Applied Psychophysiology and Biofeedback

, Volume 35, Issue 2, pp 125–134 | Cite as

An Exploratory Study on the Effects of Tele-neurofeedback and Tele-biofeedback on Objective and Subjective Sleep in Patients with Primary Insomnia

  • Aisha Cortoos
  • Elke De Valck
  • Martijn Arns
  • Marinus H. M. Breteler
  • Raymond Cluydts
Article

Abstract

Insomnia is a sleeping disorder, usually studied from a behavioural perspective, with a focus on somatic and cognitive arousal. Recent studies have suggested that an impairment of information processes due to the presence of cortical hyperarousal might interfere with normal sleep onset and/or consolidation. As such, a treatment modality focussing on CNS arousal, and thus influencing information processing, might be of interest. Seventien insomnia patients were randomly assigned to either a tele-neurofeedback (n = 9) or an electromyography tele-biofeedback (n = 8) protocol. Twelve healthy controls were used to compare baseline sleep measures. A polysomnography was performed pre and post treatment. Total Sleep Time (TST), was considered as our primary outcome variable. Sleep latency decreased pre to post treatment in both groups, but a significant improvement in TST was found only after the neurofeedback (NFB) protocol. Furthermore, sleep logs at home showed an overall improvement only in the neurofeedback group, whereas the sleep logs in the lab remained the same pre to post training. Only NFB training resulted in an increase in TST. The mixed results concerning perception of sleep might be related to methodological issues, such as the different locations of the training and sleep measurements.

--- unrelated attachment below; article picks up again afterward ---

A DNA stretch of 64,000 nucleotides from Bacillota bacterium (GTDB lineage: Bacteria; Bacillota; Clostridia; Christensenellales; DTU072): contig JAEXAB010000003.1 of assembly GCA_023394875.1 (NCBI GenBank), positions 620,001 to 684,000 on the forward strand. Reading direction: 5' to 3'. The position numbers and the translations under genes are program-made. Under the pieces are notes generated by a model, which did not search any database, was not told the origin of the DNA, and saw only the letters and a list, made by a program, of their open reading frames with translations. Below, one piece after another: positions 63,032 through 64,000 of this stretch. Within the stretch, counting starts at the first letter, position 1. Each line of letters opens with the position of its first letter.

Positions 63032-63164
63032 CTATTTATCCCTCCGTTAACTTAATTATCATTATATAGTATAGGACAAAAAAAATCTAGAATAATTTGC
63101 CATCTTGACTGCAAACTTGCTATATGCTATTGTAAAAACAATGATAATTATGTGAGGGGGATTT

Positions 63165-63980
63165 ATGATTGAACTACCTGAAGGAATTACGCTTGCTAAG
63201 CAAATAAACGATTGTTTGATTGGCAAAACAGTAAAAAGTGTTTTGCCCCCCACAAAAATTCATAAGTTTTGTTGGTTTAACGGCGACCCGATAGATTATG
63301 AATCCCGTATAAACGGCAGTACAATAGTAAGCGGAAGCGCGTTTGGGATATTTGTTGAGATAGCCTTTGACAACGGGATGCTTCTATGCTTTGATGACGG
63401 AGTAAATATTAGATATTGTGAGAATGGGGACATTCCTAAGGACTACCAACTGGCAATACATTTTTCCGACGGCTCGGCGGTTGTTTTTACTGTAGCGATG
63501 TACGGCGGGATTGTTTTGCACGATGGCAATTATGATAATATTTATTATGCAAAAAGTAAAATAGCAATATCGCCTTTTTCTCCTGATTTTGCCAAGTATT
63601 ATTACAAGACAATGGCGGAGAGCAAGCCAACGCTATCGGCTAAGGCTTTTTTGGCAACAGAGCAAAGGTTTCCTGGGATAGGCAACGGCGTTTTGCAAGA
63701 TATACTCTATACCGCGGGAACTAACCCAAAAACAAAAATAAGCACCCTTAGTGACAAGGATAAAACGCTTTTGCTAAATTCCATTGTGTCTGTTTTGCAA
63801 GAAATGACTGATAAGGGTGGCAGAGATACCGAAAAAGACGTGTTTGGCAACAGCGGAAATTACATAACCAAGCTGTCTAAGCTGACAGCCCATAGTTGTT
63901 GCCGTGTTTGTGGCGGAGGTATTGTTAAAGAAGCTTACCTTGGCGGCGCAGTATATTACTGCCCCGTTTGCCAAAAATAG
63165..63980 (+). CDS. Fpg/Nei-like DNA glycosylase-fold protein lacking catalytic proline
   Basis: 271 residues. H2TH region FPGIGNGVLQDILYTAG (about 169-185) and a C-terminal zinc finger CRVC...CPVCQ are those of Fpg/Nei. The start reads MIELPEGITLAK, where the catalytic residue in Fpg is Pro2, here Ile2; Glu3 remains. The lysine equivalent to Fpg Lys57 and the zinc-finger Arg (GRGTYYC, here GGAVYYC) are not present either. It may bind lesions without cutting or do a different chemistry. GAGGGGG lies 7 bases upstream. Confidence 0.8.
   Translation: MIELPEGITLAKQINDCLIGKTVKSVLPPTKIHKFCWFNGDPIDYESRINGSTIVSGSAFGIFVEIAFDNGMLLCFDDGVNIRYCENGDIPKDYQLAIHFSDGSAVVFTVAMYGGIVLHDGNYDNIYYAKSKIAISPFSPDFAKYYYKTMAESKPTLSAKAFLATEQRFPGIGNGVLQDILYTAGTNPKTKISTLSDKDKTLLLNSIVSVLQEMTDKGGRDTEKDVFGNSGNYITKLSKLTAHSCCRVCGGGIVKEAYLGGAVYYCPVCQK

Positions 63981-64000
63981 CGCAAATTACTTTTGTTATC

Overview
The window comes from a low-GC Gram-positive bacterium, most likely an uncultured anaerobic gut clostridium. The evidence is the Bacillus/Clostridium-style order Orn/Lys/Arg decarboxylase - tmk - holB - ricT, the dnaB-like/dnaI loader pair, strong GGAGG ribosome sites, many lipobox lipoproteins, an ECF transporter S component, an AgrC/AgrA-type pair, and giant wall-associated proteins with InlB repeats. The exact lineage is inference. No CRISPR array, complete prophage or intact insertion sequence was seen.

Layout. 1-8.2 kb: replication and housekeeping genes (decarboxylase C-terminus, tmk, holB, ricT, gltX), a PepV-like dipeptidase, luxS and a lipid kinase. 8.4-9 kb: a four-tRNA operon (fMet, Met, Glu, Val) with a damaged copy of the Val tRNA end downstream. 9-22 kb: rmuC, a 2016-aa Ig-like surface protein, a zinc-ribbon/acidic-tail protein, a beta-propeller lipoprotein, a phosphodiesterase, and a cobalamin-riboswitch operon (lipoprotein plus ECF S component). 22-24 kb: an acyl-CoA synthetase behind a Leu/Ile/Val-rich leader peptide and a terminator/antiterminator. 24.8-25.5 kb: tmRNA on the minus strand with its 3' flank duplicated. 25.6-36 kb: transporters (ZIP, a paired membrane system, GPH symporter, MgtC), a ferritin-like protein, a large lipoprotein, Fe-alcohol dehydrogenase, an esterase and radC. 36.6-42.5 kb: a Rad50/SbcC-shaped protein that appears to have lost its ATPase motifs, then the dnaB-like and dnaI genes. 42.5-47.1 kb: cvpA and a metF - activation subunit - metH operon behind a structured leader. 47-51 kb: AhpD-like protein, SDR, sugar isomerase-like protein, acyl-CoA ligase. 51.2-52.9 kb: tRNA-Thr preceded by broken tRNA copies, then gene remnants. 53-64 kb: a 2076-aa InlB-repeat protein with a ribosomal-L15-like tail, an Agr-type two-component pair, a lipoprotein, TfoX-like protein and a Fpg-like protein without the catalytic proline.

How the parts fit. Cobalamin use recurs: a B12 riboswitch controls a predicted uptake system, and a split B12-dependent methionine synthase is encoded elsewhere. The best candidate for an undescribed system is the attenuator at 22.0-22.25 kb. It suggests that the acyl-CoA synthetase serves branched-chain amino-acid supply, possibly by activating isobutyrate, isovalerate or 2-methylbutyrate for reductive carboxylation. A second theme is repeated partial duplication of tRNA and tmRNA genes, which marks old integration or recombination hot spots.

Keywords

Primary insomnia Sleep disorders Treatment Neurofeedback Biofeedback 

Notes

Acknowledgments

This study was supported by the Fonds voor Wetenschappelijk Onderzoek-Vlaanderen (Belgium), research grant FWOG.0067.05. Furthermore we like to thank Jela Illegems for her help with the organisation and execution of the tele-neurofeedback protocol, Brainquiry B.V. for providing the hardware and software and finally the help and support of Michiel Kleinnijenhuis is acknowledged in customizing the software.

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Copyright information

© Springer Science+Business Media, LLC 2009

Authors and Affiliations

  • Aisha Cortoos
    • 1
  • Elke De Valck
    • 1
  • Martijn Arns
    • 2
  • Marinus H. M. Breteler
    • 3
  • Raymond Cluydts
    • 1
  1. 1.Research Unit Biological PsychologyVrije Universiteit BrusselBrusselsBelgium
  2. 2.Brainclinics Diagnostics B.V.NijmegenThe Netherlands
  3. 3.Behavioral Science Institute, Dept. Of Clinical PsychologyRadboud Universiteit NijmegenNijmegenThe Netherlands

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